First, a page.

WASHINGTON (Reuters) - President Barack Obama is set to nominate former New York City health chief Margaret Hamburg as commissioner of the Food and Drug Administration, people with knowledge of the matter said on Thursday.
Hamburg, if confirmed by the Senate, will take over an agency stung by a deadly salmonella outbreak and a series of drug safety problems over the past several years.
A public health and bioterrorism expert, Hamburg ran New York’s health department from 1991 to 1997, and also served as an assistant secretary in the U.S. Department of Health and Human Services under President Clinton.
Hamburg could not be reached for comment on Thursday.
The possible choice of Hamburg and Baltimore Health Commissioner Joshua Sharfstein, who was widely expected to serve as her deputy, drew praise from consumer, patient and industry groups who want a new leader to restore confidence in the FDA’s ability to protect the public.
“Their resumes are impressive and both are familiar with the FDA’s failure to protect the public from foodborne illness,” the Consumer Federation of America said.
The FDA oversees prescription and over-the-counter drugs, medical devices, most foods and other products that account for about one-quarter of the U.S. economy.
The agency lacked a permanent commissioner for more than half of former President George W. Bush’s eight years in office and was accused of allowing politics to interfere with science, particularly when it initially rejected over-the-counter sales of the Plan B emergency contraceptive.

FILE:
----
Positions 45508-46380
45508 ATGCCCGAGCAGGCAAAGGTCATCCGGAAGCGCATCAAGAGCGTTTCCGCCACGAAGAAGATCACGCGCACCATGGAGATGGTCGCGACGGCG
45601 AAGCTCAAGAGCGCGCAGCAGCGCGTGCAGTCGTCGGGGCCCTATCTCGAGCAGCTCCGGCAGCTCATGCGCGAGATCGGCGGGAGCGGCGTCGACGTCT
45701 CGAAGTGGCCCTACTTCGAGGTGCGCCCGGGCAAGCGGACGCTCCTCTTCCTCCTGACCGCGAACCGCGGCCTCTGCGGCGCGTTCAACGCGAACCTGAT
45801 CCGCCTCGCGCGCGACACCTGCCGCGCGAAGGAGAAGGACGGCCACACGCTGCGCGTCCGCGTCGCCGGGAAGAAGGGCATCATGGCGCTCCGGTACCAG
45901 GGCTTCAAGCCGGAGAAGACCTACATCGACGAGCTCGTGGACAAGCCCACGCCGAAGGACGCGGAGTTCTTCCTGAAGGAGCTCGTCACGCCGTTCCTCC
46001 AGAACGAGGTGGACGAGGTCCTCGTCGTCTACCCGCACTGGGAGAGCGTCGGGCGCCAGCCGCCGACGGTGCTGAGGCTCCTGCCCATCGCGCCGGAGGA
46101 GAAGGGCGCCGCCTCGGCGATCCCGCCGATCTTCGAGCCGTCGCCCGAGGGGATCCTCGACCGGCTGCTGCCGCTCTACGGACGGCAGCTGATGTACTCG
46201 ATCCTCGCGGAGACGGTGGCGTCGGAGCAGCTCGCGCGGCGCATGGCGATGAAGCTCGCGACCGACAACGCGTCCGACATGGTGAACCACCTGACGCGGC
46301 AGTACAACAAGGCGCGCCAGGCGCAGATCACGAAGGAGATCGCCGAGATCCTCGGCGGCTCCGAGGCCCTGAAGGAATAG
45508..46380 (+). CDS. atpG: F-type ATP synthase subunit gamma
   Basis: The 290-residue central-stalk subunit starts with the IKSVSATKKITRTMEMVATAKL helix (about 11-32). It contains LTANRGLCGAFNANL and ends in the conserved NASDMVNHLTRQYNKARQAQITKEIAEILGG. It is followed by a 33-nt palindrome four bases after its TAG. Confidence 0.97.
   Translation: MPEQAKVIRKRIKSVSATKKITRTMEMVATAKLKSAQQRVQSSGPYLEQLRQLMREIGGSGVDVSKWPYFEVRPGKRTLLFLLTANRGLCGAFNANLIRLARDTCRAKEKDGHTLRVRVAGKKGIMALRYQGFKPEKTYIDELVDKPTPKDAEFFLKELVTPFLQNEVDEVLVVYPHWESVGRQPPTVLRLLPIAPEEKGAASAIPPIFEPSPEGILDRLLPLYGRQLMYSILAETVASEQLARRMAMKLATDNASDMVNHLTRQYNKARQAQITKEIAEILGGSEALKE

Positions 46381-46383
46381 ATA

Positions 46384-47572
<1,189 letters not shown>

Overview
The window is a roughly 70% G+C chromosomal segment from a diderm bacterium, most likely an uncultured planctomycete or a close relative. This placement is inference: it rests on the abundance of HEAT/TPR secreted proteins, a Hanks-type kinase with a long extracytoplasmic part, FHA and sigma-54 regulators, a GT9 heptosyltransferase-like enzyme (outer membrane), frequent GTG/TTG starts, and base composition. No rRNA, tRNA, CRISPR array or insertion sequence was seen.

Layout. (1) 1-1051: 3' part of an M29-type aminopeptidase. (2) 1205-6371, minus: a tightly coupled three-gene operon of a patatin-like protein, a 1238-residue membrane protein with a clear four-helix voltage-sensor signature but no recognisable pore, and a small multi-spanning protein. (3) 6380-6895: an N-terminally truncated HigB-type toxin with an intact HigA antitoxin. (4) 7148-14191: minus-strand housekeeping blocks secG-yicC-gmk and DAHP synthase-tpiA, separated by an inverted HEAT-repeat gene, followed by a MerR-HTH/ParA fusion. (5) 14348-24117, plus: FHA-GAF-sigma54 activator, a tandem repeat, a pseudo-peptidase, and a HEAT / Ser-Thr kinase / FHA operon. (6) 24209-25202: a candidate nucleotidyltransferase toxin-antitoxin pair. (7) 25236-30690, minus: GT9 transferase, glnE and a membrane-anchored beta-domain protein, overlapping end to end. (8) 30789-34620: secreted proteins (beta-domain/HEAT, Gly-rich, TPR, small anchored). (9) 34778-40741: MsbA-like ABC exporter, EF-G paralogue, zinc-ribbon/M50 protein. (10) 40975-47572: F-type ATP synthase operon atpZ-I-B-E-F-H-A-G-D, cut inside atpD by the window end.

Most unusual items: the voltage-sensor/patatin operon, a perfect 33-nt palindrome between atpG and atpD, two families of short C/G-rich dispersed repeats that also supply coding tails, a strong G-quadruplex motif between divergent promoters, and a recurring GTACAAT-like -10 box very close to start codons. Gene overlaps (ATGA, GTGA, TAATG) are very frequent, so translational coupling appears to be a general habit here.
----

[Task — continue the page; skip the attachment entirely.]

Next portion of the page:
Reports by the Institute of Medicine, an FDA board of outside scientists and others also found the agency stretched thin with increasing responsibilities, outdated computer technology and a lack of adequate staff. Scientists were criticized for lax oversight of risky medicines and foods, most recently a deadly salmonella outbreak linked to peanut butter.
Ellen Sigal, chair of advocacy group Friends of Cancer Research, said she believed Hamburg would be “science-driven” and would “bring stability and trust” to an agency that had been under siege and starved for funds.
“She’s a person who will be driven by data,” Sigal said.
As New York health commissioner, Hamburg was known for developing a treatment plan that produced a sharp drop in tuberculosis cases. She now works for the Nuclear Threat Initiative, a group that aims to diminish threats from nuclear, biological and chemical weapons.
Sharfstein previously worked for Democratic Rep. Henry Waxman, a harsh critic of the FDA and the drug industry. Sharfstein was vocal with concerns about the risks of cough and cold medicines for children. He had no comment about a possible appointment on Thursday.
Stephen Ubl, president of industry group AdvaMed, praised Hamburg as a physician with “a proven track record of successfully managing large, complex organizations.”
Reporting by Lisa Richwine and Caren Bohan; editing by Carol Bishopric